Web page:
If they were a pop star they'd be...
A generic boy band, probably engineered in a lab owned by Simon Cowell.
Their precision haircuts match their football, but they need to be careful not to become overproduced.
Since stepping up to the head coach’s role after the 2006 World Cup, Joachim Löw has taken Germany to the European Championship Final and World Cup Final. In fact, many have argued that he was the tactical brain behind the German side during his time as assistant to Jurgen Klinsmann. While his club coaching CV is relatively modest, Löw’s experience and understanding of the international game is probably without parallel among his peers. All that is missing is a tournament win.
Of the eleven midfielders travelling, only three do not play for teams that have qualified for the Champions League next season. Sami Khedira and Mesut Özil won the Spanish League title with Real Madrid and there is a bevvy of exceptionally talented, technical attacking players. Squeezing Lukas Podolski, André Schürrle, Thomas Müller, Mario Götze and Marco Reus into those midfield positions alongside Özil will be a real challenge for the coach.
Expectation/mood back home
The tabloids will be feverish with anticipation of Germany being crowned champions of Europe. However, I imagine that while the public will have high expectations of a victory, the memory of the recent defeats to Spain in the last two tournaments will give them cause for concern. Expectations will be tempered by past disappointments.
Bastian Schweinsteiger is the link man between the German defence and attack. He has ninety caps to his name and is a leader on the pitch, despite not being captain.
Also, in what may be an unsettled defense, the versatility of skipper Philipp Lahm will be extremely important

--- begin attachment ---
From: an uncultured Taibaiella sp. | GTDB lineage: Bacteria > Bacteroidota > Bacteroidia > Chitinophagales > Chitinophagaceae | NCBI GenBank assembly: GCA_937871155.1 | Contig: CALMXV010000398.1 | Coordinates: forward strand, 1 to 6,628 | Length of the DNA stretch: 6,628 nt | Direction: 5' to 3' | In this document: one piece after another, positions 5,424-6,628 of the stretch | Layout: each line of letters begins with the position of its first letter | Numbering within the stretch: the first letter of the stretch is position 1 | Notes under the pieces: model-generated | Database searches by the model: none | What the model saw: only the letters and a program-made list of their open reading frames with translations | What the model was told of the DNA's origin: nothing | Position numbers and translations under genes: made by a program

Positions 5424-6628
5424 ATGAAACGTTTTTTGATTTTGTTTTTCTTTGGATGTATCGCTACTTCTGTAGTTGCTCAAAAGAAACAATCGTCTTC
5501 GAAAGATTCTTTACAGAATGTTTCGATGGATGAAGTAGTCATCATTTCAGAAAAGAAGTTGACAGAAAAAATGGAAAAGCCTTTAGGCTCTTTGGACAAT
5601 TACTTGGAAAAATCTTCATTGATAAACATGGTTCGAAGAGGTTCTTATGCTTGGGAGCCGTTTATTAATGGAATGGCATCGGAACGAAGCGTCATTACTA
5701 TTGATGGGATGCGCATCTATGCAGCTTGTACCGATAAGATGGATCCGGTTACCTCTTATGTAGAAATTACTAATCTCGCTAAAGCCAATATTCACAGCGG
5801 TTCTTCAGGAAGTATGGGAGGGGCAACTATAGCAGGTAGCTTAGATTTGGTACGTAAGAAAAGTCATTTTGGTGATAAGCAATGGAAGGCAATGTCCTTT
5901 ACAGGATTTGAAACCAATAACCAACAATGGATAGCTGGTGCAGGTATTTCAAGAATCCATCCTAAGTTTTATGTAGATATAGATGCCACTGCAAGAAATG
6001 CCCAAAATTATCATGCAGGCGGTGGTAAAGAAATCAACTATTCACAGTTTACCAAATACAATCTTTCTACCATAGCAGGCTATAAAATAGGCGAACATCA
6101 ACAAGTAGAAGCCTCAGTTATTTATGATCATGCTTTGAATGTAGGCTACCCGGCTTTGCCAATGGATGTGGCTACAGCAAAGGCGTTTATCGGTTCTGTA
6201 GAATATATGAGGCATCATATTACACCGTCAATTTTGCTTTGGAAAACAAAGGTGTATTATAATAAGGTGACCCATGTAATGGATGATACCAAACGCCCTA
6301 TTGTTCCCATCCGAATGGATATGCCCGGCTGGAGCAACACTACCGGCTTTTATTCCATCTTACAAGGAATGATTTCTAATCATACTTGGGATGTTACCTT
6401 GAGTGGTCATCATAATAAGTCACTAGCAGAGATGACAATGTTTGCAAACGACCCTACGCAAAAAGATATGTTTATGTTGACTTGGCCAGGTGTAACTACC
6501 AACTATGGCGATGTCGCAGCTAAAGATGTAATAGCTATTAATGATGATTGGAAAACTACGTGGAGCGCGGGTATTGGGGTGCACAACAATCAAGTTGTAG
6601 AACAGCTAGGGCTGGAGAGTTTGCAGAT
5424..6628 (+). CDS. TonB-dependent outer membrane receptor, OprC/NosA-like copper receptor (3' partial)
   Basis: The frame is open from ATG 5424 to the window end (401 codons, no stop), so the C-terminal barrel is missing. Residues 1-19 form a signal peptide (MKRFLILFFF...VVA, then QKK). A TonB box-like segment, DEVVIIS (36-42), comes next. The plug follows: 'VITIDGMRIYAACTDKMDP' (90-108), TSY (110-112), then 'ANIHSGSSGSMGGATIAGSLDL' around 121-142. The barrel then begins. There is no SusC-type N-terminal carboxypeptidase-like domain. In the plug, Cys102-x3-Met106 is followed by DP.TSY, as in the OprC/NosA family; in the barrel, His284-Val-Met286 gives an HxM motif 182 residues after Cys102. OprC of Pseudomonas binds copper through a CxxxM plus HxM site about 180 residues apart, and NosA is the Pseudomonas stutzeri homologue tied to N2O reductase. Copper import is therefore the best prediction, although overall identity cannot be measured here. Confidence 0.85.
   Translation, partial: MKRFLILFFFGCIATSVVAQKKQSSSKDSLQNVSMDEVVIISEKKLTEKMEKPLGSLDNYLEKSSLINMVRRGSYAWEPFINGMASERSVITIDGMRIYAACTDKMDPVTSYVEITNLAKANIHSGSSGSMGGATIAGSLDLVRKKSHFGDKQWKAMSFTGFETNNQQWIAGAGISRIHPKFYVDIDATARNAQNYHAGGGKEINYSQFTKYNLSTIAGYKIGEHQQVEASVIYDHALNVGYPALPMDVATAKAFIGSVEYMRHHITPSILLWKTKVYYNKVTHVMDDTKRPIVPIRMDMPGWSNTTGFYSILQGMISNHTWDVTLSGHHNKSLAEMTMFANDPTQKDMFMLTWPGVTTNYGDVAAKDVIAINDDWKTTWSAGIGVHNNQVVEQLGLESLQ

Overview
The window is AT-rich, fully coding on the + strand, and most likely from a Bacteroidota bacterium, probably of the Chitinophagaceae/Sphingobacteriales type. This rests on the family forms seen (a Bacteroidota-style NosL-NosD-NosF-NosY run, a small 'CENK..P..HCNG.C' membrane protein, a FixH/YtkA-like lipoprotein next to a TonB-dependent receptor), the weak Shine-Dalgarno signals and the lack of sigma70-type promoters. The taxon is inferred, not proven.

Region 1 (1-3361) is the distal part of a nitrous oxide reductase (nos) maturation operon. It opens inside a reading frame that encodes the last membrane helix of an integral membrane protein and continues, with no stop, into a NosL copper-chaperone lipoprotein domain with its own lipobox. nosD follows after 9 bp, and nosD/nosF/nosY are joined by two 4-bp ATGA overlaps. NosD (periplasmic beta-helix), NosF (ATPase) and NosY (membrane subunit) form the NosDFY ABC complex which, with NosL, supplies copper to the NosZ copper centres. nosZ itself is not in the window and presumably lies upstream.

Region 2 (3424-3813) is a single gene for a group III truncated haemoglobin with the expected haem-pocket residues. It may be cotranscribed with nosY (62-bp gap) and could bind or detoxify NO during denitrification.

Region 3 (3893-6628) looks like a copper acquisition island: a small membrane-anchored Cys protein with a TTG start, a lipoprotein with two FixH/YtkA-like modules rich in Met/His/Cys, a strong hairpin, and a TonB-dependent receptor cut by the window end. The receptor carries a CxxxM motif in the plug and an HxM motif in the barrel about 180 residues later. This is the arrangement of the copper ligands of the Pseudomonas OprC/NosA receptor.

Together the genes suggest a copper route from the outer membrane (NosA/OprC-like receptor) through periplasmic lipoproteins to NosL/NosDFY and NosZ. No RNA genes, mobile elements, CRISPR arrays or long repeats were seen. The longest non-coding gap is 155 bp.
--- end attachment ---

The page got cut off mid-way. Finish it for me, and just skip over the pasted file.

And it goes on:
Most likely to be top scorer
I believe that the 2010 World Cup top scorer, Thomas Müller, would be a good bet to repeat that feat in this tournament. The Bayern Munich player can score from range but also has good positional sense at set pieces. Müller is at 35.00 to be top scorer at Euro 2012.
Most likely to get sent off
A bet on no red cards for Germany would be a relatively safe one, as their team is very disciplined, with few hotheads likely to do anything stupid. However, if any player is inclined to lose their head, it might be Lukas Podolski, who can be fractious under pressure.
Three unknowns to keep an eye out for
Given the relative lack of exposure that the Bundesliga gets internationally, you may see a number of players that you may not have heard of who are already well established in the German top flight.
Mario Götze will be the outstanding player of his generation if he fulfills his potential. Look out for his direct runs in attack and tremendous acceleration. Marco Reus had a breakout season at Borussia Monchengladbach, which earned him a big money move to the champions Dortmund for the start of next term. He has exceptional close control and imagination, so is capable of the unexpected. André Schürrle, of Bayer Leverkusen has had a relatively quiet season for his club after transferring from Mainz. He may only be a fringe player but will frighten opposition full backs with his changes of direction at pace.
This is the toughest group of the four and no one should be surprised if any team makes it through to the quarter-finals. Should Germany get off to a bad start, it is entirely possible that their campaign will end prematurely. If they get a great start against Portugal, though, Germany should make it through in at least second position. Much depends of the big game against the Dutch. That match may well decide which team wins group.
If they can reach the knockout stage, there is no reason why Germany should not win the tournament. While there are potential weaknesses in their defence Germany’s problems are small compared to those faced by other teams. There is no doubt that Germany enter Euro 2012 with one of the best and most exciting teams to watch. Germany to win the tournament is at 4.25.